The Magnifiers – For the People
Punk rock needs a shot in the arm and, surprisingly, a four piece from the Chicagoland area might be the answer. The word surprisingly is used because the four members are siblings, two males and two females, and none are even old enough to vote. Perhaps they aren’t as affected by the twists and turns of the genre’s fortunes over the past decades, the long standing fashion statements and formulas, and thus can write and rock out with unfettered freedom. Each of the four songs on their second EP, For the People, burns bright with this quality. They are obviously well versed in the genre’s history and its musical requirements, but they likewise stamp everything with a shocking amount of identity for such a young group of players and songwriters. There’s never any feeling that the Dombrowskis are a studio concoction. Numerous live appears have honed their innate chemistry to a fine point and listeners will finish this brief collection quite satisfied by everything they will hear.
The satisfaction comes early. “Mostly Harmless” is a load of fun with spare guitar lines, a down to business rhythm section attack, and appealingly clean vocals from second guitarist and singer Eden Dombrowski. Her older brother Elliot serves as the band’s lead guitarist and he has the understanding and taste for what makes good punk rock that he never imposes his presence too heavily on the release. The band’s lyrical talents emerge here as well. There’s some funny and understated chiding of what listeners’ preconceived notions about bands of this stripe might entail, but they never get too strident. Instead, their touch remains light here and most of the EP. The lone exception to this is the EP’s second track “TV Hat” which brings some of that wry humor to bear, but concentrates much more on summoning a guitar attack with teeth and a vocal performance from Dombrowski that sounds cawing and insolent. The rhythm section of twelve year old bassist Eliza and ten year old drummer Everett show no signs of being able to handle the immense responsibility they carry for providing the band’s low end.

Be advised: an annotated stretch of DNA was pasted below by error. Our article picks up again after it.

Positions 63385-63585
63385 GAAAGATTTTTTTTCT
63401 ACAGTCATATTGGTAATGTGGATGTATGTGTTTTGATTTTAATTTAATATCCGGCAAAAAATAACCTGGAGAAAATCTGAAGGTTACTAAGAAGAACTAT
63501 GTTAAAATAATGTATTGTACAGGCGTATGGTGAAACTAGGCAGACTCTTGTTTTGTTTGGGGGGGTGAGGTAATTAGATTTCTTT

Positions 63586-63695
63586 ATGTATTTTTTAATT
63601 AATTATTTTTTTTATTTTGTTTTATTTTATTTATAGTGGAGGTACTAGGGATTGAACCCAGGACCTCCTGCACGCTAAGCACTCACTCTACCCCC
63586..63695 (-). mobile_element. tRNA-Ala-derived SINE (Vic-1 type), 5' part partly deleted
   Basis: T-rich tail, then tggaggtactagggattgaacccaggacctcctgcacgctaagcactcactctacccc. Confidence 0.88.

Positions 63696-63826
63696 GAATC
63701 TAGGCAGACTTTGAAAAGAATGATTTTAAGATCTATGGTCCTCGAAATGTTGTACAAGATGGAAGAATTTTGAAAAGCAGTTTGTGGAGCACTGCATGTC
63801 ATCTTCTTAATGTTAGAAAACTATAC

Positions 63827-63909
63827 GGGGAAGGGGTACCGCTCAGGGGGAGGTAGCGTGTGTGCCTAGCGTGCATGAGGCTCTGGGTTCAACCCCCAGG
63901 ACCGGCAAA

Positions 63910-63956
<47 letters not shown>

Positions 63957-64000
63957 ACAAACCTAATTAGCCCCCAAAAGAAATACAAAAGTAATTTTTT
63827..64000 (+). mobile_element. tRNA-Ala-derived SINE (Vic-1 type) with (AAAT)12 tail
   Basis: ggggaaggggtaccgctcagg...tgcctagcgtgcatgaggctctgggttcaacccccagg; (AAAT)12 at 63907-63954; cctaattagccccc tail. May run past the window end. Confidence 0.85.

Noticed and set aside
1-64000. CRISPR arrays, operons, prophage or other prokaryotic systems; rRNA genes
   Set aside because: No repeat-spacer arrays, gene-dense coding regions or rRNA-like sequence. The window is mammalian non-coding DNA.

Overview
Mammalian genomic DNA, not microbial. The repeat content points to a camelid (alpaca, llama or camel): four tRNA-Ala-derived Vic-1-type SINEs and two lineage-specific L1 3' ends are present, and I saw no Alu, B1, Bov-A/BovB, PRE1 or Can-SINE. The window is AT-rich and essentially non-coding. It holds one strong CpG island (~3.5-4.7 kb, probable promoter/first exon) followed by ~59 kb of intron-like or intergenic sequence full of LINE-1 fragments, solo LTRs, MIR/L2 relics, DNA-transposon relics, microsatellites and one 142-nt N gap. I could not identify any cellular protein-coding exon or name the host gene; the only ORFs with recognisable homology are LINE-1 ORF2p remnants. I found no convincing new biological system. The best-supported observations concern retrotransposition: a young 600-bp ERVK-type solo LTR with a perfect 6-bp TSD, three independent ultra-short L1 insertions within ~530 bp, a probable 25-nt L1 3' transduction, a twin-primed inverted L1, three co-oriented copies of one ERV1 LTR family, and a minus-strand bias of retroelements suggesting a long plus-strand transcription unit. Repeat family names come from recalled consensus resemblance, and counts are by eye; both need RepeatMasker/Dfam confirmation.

Their talents come out even more on the song “Anarchy Sucks” and match up well with the thrashing guitar attack of Eden and Elliot. The trashing is never mindless, however – there’s are tightly constructed tunes and this song is probably the EP’s best example of the band’s attentiveness to songwriting. Another fine example of that quality comes with the last song on the EP, “Transfiguration”, a loosely confident and beautifully wrought track quite unlike anything coming before it on For the People. It’s an acoustic song like this, complete with jaw dropping piano runs that shows listeners The Magnifiers have considerable talents just as musicians, never mind punk rockers. For the People is memorable for this song, if no other reason, but their audience is fortunate that the EP exhibits an across the board quality and lasting entertainment value.
9 out of 10 stars